My First Trip to Odessa

A few weeks ago, I visited Ukraine and Odessa for the first time in my life. I had of course heard of Odessa before I came here, but I did not have any image of the city, nor of Ukraine, in my head. I think I thought of Ukraine as a much larger version of Moldova, i.e. vast rural areas dominated by an agricultural landscape and with small villages with pretty but quite simple architecture. And perhaps it is partly true. I have not seen more than a fraction of this large country (the second largest in Europe after Russia). But Odessa definitely did not match this image.

Getting there was quite complicated. I went there with a Swedish friend, Andreas, who fortunately speaks Russian (mine is non-existent though I am planning on learning). Andreas had already bought tickets the day before for the 7:45 bus. Due to the situation with Transnistria (Transdniestria), no trains go between Chisinau and Odessa, and trains rides are generally slower here than buses anyway because of the poor infrastructure. We would have preferred to take a bus directly over the Ukrainian boarder in the south of Moldova for the same reason, but there were no buses going that way that fitted our time schedule, so we decided to go through Transnistria.

We planned to meet up at the bus station around 7:15, just to be on the safe side. Organized as I am, I was of course there 7:10, and waited for a while for Andreas. I knew he had been out partying the night before, but I thought I wouldn’t act as miss goody-goody and check that he actually was up, though the thought crossed my mind several times. Around 7:20, I couldn’t take it anymore and so I called. Twice actually, since he didn’t answer the first time. And of course he was asleep! But he promised to jump into a taxi and be there in 15. Well, 7:30, he calls me again. He had forgotten his passport. I thought about it a bit and decided that it wasn’t the end of the world if he didn’t make it, there were more busses that day. But in the end, Andreas arrived in time for the bus. The big achievement was that I managed to explain to the bus driver in Romanian that my friend was on his way with the tickets that we had bought the day before, which this in itself was a bit of a milestone for me. It means that my Romanian now is good enough to actually travel around in Moldova and Romania by myself, which adds a lot of freedom and independence to my life.

Anyway, getting into Transnistria was ok, but getting out was more difficult. We had to fill out forms in Russian, assuring that not only were we not bringing out bombs, nuclear material, or chemical equipment, but also no information material in Russian.

Then we had to go into a small room with one of the customs polices/militaries, who posed questions and went through all of Andreas luggage. And Andreas was so hangover that I thought he was going to faint. He also checked my handbag. I know that they can be very paranoid with diplomats and since I had both my UN Laissez Passer passport and my diplomatic ID (in order to get back into Moldova again), I was a bit nervous about his reaction. But though he was so thorough in his job, the fact is that he never recognized them. Instead, he asked us if we had any drugs. (No, of course.) – Any E? (No again.) – Not even a little?? Don’t know if they get supplies for their parties this way, but unfortunately we had to disappoint him and so he let us go.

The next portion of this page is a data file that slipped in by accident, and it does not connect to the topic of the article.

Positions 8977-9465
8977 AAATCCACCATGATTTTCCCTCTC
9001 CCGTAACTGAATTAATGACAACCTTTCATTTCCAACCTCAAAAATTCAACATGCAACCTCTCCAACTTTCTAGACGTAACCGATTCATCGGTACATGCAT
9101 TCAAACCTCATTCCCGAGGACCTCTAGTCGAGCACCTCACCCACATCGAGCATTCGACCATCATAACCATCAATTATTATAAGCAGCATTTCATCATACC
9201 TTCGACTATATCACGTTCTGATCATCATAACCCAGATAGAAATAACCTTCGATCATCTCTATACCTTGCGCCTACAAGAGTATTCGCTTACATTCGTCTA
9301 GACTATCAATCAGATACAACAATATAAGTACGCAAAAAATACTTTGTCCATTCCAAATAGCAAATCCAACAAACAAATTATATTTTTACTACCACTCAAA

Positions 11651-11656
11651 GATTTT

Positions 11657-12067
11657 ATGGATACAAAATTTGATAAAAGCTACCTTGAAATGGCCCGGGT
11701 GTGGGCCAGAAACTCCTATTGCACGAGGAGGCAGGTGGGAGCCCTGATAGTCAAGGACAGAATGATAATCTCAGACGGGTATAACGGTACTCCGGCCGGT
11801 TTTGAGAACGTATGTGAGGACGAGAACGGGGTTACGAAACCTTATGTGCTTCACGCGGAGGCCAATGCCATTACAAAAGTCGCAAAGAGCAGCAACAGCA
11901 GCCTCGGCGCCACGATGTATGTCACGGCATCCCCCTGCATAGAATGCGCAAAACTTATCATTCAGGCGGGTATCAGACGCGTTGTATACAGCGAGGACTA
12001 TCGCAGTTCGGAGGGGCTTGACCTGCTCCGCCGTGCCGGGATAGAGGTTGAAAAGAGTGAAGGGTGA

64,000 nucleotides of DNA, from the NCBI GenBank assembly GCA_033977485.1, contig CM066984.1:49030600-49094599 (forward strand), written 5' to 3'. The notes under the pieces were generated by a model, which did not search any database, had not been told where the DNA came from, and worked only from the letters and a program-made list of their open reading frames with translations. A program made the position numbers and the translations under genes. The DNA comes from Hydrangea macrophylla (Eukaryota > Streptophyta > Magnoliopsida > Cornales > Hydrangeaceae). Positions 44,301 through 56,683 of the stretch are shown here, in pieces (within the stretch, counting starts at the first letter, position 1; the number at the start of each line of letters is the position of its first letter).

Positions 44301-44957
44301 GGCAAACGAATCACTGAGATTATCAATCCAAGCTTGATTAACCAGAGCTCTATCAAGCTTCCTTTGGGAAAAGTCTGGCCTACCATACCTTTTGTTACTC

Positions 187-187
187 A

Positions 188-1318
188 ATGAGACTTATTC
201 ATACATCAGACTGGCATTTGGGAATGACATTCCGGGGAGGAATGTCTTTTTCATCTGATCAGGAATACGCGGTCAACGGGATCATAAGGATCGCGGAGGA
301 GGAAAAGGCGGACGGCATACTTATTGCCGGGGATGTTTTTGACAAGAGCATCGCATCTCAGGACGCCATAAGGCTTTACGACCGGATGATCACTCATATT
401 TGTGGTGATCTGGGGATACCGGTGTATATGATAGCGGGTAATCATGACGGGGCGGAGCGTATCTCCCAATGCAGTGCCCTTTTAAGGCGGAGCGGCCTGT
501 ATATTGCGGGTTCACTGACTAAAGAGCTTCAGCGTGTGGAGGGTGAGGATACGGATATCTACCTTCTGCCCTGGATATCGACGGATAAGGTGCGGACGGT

But when arriving in Odessa, it was worth all the trouble. My first impression is that Odessa is like a mix between Barcelona and St Petersburg. It has the Mediterranean, summer resort feeling that Barcelona has despite being a big city and Odessa is also full of art details and artistic architecture. Yet the architecture is the Russian, grandiose, late 18:th/early 19:th century style that I remember from St Petersburg. It also had the grand parks easily accessible for everyone, which I find typical for the communist era. In addition, it is a port city and has always had a highly ethnic and religious mix of inhabitants, so it is a very vibrant city. I loved it! It is still in need of a lot of renovation and restructuring, but the shabby facades, smashed windows, and the old-fashioned shops are a reminder of what the city and its inhabitants have actually been through during this past century.

We stayed in one of the old Soviet Union sanatoria from the 1960s, located right at the beach. It was very institutional-like, but I kind of liked it. During the Soviet Union, everyone got a yearly free holiday to one of these sanatoria. From what I understand, they were divided and profiled according to profession. The workers had access to medical personnel and to the baths, and they got three meals a day so they could really rest for a few weeks. Kind of like the Soviet Union version of Club Med. In general, there are very few things that people miss with the Soviet Union, but the memory of these free vacations is something that tends to make people a bit nostalgic.

Some of these places are still working like sanatoria, i.e. you have to stay for 12 or 24 days, but ours was more like a hotel. But we did take a dip in the in-door swimming pool, designed after an ancient Roman theme, and the medical service was open if we would have needed it. We also ate a few meals in old dining hall, where a couple of groups of mostly big Ukrainian men in workers’ outfits were eating in complete silence. In a way, it was like traveling in time.

This was my first trip to Odessa, but it will definitely not be the last!

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